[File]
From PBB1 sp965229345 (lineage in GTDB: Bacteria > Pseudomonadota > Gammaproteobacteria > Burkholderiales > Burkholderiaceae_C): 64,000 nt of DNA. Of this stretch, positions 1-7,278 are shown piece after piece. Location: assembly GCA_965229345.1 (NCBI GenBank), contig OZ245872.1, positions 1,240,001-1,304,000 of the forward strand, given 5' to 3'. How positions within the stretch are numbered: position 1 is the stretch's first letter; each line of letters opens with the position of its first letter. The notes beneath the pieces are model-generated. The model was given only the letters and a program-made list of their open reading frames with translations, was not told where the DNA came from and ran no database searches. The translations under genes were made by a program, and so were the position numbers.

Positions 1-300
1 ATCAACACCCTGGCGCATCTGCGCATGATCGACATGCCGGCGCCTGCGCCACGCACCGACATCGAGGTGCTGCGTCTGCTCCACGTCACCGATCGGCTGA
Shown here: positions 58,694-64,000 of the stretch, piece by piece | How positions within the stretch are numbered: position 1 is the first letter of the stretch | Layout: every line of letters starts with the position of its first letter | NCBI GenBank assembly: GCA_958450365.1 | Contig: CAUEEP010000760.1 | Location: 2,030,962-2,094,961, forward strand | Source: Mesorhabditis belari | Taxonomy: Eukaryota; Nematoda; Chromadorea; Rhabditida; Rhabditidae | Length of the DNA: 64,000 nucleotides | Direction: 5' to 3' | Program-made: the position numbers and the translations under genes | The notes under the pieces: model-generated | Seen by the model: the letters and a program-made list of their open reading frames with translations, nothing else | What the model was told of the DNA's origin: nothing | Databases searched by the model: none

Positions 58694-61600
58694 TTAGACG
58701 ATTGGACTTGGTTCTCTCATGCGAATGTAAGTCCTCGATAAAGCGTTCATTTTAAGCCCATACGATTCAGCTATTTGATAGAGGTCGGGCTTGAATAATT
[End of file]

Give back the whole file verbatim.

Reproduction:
From PBB1 sp965229345 (lineage in GTDB: Bacteria > Pseudomonadota > Gammaproteobacteria > Burkholderiales > Burkholderiaceae_C): 64,000 nt of DNA. Of this stretch, positions 1-7,278 are shown piece after piece. Location: assembly GCA_965229345.1 (NCBI GenBank), contig OZ245872.1, positions 1,240,001-1,304,000 of the forward strand, given 5' to 3'. How positions within the stretch are numbered: position 1 is the stretch's first letter; each line of letters opens with the position of its first letter. The notes beneath the pieces are model-generated. The model was given only the letters and a program-made list of their open reading frames with translations, was not told where the DNA came from and ran no database searches. The translations under genes were made by a program, and so were the position numbers.

Positions 1-300
1 ATCAACACCCTGGCGCATCTGCGCATGATCGACATGCCGGCGCCTGCGCCACGCACCGACATCGAGGTGCTGCGTCTGCTCCACGTCACCGATCGGCTGA
Shown here: positions 58,694-64,000 of the stretch, piece by piece | How positions within the stretch are numbered: position 1 is the first letter of the stretch | Layout: every line of letters starts with the position of its first letter | NCBI GenBank assembly: GCA_958450365.1 | Contig: CAUEEP010000760.1 | Location: 2,030,962-2,094,961, forward strand | Source: Mesorhabditis belari | Taxonomy: Eukaryota; Nematoda; Chromadorea; Rhabditida; Rhabditidae | Length of the DNA: 64,000 nucleotides | Direction: 5' to 3' | Program-made: the position numbers and the translations under genes | The notes under the pieces: model-generated | Seen by the model: the letters and a program-made list of their open reading frames with translations, nothing else | What the model was told of the DNA's origin: nothing | Databases searched by the model: none

Positions 58694-61600
58694 TTAGACG
58701 ATTGGACTTGGTTCTCTCATGCGAATGTAAGTCCTCGATAAAGCGTTCATTTTAAGCCCATACGATTCAGCTATTTGATAGAGGTCGGGCTTGAATAATT